Thursday, 21 February 2013

Restitution after World War I

Picture: Getty
I just read a book on the collection of the Academy of Fine Arts in Vienna that makes a cryptic reference to the return of 80 Venetian paintings to Italy in 1919. It clearly still rankles - "Italy's juristically controversial claim to the paintings led to their being returned" writes Renate Trnek in The Picture Gallery of the Academy of Fine Arts in Vienna: An overview of the collection (Vienna: Bohlau n.d.) p. 10. 

I was already aware that panels from Van Eyck's Ghent Altarpiece (above) were returned from Berlin under the terms of the Versailles Treaty, so I did some more digging in the original peace treaties. The Reparations articles contain specific requirements for transfer of works of art, and in the case of Austria the open-ended requirement to submit to future demands to be determined by expert committee. 

It's remarkable that in 1919 the victors demanded that an African skull be repatriated ... to Britain! Also notable that the great Rubens St Ildefonso altar had to be returned to Belgium. It's still at the Kunsthistorisches in Vienna, so I assume it was never returned. 

There was no equivalent treaty after World War II; the allies simply arrogated jurisdiction over the Third Reich's territory. However, the paintings from the Berlin museum that weren't destroyed by fire or in the Soviet zone were transported to Washington D.C. where they were shown in the brand-new (and largely empty) National Gallery of Art. I understand that there was some debate at the time about keeping them, but they were swiftly repatriated to Germany. I suspect that World War I was the last major war where the peace treaties contained significant provision for the movement of cultural property as part of war damages. 

The Versailles Treaty required:

  • Return to France of objects looted in the Franco-Prussian War.
  • Return to the King of Hedjaz of a Koran taken from Medina by the Turks and given to Kaiser Wilhelm.
  • Return to Britain of the skull of Sultan Mkwawa removed from German East Africa.
  • Provision of books and manuscripts to Louvain to compensate for the burning of the library.
  • Transfer of panels by Van Eyck from the Ghent Altarpiece.
  • Transfer of panels by Bouts from the Last Supper Triptych in Louvain, from the Alte Pinakothek and the Berlin Museum.

The Treaty of San-Germain-en-Laye with Austria was even more demanding. In particular, Article 195 bound Austria to accept the determinations of a Committee of three jurists to be appointed by the Reparation Commission to investigate the conditions under which objects were removed from the Italian provinces to Austria. It also permitted submission of claims from Belgium, Poland and Czecho-Slovakia, and bound all parties to accept decisions taken by the Committee. A number of specific objects and collections were identified for return, including:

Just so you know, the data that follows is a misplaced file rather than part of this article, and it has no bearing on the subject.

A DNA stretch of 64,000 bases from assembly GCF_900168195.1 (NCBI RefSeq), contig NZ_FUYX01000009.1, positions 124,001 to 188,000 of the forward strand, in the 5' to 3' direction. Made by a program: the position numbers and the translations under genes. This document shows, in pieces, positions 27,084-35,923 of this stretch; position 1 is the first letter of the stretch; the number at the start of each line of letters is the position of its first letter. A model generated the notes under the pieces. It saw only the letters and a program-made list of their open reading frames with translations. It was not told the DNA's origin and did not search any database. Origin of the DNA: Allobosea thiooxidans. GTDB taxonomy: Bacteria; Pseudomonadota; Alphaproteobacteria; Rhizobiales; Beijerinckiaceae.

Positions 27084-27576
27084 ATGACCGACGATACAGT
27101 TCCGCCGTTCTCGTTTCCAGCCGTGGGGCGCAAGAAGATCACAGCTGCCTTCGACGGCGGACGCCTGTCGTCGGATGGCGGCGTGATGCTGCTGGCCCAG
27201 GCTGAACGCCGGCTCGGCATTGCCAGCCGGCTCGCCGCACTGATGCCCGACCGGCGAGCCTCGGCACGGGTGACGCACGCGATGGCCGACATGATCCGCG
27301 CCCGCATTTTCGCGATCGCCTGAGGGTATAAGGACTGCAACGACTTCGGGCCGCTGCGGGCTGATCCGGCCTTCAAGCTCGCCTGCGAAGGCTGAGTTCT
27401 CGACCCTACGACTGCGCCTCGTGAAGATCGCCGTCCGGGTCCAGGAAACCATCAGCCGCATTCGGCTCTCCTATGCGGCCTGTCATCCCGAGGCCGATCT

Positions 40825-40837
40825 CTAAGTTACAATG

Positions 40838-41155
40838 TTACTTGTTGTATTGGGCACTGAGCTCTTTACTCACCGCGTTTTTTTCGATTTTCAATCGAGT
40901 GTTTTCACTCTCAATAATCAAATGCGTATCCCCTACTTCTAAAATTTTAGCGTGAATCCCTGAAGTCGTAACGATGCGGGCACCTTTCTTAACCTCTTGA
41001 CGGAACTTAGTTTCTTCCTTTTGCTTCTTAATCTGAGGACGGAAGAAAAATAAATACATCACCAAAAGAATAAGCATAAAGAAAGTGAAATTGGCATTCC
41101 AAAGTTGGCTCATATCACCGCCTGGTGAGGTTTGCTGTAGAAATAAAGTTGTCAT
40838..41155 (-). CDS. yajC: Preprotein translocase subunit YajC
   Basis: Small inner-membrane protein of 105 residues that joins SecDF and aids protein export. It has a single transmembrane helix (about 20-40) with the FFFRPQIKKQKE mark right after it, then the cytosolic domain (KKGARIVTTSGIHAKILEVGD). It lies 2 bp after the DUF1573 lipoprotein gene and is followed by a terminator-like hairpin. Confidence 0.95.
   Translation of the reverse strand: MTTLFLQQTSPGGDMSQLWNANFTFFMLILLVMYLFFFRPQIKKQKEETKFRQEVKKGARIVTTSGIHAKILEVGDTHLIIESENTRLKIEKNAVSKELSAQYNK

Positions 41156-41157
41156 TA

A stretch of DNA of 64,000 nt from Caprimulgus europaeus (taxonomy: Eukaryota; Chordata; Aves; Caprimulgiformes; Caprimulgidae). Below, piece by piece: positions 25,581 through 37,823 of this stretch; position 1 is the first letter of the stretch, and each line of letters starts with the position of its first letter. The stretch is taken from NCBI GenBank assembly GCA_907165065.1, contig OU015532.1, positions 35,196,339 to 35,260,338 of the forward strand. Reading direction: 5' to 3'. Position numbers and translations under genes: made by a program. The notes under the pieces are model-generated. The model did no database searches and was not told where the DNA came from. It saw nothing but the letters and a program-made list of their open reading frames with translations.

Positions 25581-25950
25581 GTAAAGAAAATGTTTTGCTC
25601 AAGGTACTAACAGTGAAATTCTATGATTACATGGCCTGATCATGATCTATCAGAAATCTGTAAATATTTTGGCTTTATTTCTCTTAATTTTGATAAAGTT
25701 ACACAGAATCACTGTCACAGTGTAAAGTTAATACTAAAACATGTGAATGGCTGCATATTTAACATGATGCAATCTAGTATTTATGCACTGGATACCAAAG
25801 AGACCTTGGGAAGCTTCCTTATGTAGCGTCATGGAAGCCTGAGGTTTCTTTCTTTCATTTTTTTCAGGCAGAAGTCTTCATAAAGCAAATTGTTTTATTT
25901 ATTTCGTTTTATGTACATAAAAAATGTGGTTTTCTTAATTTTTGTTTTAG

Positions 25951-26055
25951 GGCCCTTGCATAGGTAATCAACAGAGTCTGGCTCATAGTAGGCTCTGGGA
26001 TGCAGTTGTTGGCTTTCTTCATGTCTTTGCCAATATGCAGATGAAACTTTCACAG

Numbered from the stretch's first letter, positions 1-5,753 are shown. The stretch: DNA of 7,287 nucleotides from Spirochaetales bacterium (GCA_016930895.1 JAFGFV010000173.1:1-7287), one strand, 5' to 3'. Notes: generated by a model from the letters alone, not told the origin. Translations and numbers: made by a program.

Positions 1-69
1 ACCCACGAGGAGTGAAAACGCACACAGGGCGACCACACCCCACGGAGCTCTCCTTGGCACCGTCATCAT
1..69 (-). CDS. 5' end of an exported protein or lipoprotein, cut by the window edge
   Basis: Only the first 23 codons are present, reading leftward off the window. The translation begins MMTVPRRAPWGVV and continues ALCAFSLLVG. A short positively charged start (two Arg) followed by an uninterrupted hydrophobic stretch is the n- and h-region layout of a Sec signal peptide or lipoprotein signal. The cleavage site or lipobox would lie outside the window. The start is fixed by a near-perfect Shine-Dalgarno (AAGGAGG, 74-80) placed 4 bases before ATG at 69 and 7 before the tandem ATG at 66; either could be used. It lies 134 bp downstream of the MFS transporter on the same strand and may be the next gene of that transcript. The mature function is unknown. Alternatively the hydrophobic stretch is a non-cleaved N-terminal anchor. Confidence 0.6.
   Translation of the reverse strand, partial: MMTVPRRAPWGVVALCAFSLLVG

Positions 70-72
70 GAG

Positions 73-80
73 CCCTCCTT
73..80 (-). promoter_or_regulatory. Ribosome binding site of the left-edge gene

• Medici crown jewels to be returned to Tuscany.
  • An Andrea del Sarto and four Correggio drawings, paintings by Rosa and Dosso Dossi and various bronzes to Modena.
  • Twelfth century objects made in Palermo for the Norman kings to be returned to Palermo.
  • Manuscripts and documents removed in 1718 to be returned to Naples.
  • Rubens Triptych of St Ildephonse and other objects to Belgium (this is still in the Kunsthistorisches).
  • The gold cup of King Ladislas IV to be returned to Poland.
  • Various documents and manuscripts to be returned to Czecho-Slovakia.

I'm now interested to learn more about details of what was actually moved after the War - what did Germany send to Louvain, and what did the Committee require Austria to relinquish?   More information and references gratefully received.


  1. You probably know this already but the Institute of Art and Law is a good starting point for these things.
    They have some useful Links and very good courses.

  2. Thanks, yes it's very useful. It's interesting to see how far attitudes have shifted. I understand that when Wellington tried to return paintings re-captured from the French in the Peninsular War in 1813 he was told not to be so silly - they're legitimate spoils of war! Hence the great pictures at Apsley House in London.

  3. I didn't now this. What a great excuse to visit it for the upcoming Museums at Night! Yes, the change of attitudes is radical. Every issue of The Art Newspaper reports more and more restitution cases. Movies are made about them (recently, Portrait of Wally). Great for the lawyers:) But unclear where this would leave us if this argument is taken to its logical conclusion...